There are fresh blooms to behold through this wet season this April. Such is welcome, and natural for this time in the Pacific Northwest, as fresh color is added to an otherwise grey week.

Throughout this Seattle area, some trees once again blossom with silkiness and lively character. If in the Downtown area, I recommend walking Freeway Park, located next to the Washington State Convention Center, and partially over the Interstate 5 freeway.  You will find a nice variety of colors and textures now…

img_4375Photo Apr 06, 4 36 05 PMPhoto Apr 06, 4 40 48 PM

But to fully appreciate, look close…

– Orion T

The Depth of Nature

20181230_125637

“A lake is the landscape’s most beautiful and expressive feature. It is earth’s eye; looking into which the beholder measures the depth of his own nature.” – Henry David Thoreau

The picture was at Killarney Lake, in the middle of Bowen Island. This was during my stay in Vancouver, Canada in middle of a nice group hike. It’s a nice, short walk for those who can spare an hour or two (the extra hour for the trail that goes around the lake).

But right now, I wish there was a calm lake easily accessible to my current situation, living in a noisy city. Staring at this picture will have to do, for now.

– Orion T

The Destructive and Constructive Work of Beavers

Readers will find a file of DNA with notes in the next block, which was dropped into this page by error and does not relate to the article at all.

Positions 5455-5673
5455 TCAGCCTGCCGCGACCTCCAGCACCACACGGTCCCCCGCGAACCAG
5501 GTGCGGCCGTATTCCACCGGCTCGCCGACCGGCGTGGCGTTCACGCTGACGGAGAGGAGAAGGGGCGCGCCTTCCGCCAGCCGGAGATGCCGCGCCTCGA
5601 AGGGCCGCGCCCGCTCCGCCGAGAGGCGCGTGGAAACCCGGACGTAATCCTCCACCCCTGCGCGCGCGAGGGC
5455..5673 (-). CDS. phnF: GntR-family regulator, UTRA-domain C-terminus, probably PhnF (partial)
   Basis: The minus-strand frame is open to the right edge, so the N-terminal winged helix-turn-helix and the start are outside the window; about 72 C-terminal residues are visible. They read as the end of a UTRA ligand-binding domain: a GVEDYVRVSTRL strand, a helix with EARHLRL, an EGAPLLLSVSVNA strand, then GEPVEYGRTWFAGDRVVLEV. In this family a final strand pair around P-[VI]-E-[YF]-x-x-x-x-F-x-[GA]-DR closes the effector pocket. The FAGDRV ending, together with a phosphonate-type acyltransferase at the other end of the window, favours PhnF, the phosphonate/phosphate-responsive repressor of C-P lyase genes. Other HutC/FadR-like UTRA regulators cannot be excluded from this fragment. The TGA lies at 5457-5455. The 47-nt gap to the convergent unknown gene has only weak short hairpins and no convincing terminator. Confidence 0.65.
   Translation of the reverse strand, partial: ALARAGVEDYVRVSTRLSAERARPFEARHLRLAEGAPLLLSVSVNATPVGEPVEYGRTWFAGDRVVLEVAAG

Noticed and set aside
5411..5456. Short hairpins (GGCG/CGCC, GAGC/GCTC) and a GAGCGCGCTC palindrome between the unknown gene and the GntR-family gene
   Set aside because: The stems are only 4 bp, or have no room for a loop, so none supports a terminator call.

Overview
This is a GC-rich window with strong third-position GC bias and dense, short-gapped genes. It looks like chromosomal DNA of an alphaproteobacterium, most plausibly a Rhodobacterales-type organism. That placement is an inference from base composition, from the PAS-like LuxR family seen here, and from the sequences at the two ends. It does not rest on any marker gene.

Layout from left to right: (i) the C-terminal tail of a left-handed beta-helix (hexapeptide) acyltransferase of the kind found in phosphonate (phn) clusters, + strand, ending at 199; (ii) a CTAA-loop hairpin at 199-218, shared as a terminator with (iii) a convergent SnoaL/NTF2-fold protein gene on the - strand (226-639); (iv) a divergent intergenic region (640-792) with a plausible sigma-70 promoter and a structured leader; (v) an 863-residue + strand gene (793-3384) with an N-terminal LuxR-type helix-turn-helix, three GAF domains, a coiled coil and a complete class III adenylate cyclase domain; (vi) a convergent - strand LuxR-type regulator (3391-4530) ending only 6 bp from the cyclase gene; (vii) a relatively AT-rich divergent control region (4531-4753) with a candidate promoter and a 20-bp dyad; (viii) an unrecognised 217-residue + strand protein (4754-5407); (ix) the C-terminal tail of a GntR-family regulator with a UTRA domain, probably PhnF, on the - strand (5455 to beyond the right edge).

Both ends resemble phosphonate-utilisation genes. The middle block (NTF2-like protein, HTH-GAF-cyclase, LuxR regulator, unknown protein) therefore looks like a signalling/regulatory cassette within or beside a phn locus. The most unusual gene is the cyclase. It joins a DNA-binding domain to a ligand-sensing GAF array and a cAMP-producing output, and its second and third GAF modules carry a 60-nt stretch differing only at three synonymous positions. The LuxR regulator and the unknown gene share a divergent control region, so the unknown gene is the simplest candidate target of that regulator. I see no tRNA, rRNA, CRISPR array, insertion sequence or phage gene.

photo dec 30, 3 41 02 pm

A beaver is a hard-working, very intelligent mammal engineer.

When beavers work, they produce noticeable results. There is a grand notice on the materials they use, mainly wood from trees. The environment used, is forever changed.

The above picture is from my group hike on Bowen Island in Vancouver, Canada. This is one forest section well-stripped by beavers, using their powerful front-teeth (unsure of how many beavers, but do work in small numbers). Much of that wood is used to create a lodge; a dome-like house made from sticks, grasses and moss-plastered with mud. One lodge is sufficient for a whole family of beavers, to live comfortably and produce/raise their offspring. Such lodges are built slightly above water level along river and pond banks, like the one seen here.

20181230_124029

Beavers also use that wood to build dams, to better manage and trap water to create large ponds. Beavers also feed off the trees for food, eating the leaves, roots, and bark. They also digest some surrounding aquatic plants. Nothing seems wasted in a beavers world.

I did a little research and reading on the conflict between the tree-raiding troublemakers and the human settlers of Bowen Island. The dam work of beavers has in the past, disrupted homes and yards of private areas, with flooding. The early actions by locals were to trap and kill the little critters. But in the last decade, a more humane solution popularized, to build special fences to prevent the beaver-building of dams in needed areas for water to flow.

That protection, and other solutions to help the island’s natural habitat creatures have been put forth by the Association for the Protection of Fur-Bearing Animals, or Fur-Bearers. For more on beaver fences and the volunteer work of the Fur-Bearers, visit thefurbearers.com.

Meanwhile, here is a fascinating BBC video on the hard work and rewarding results of those busy beavers.

 

– Orion T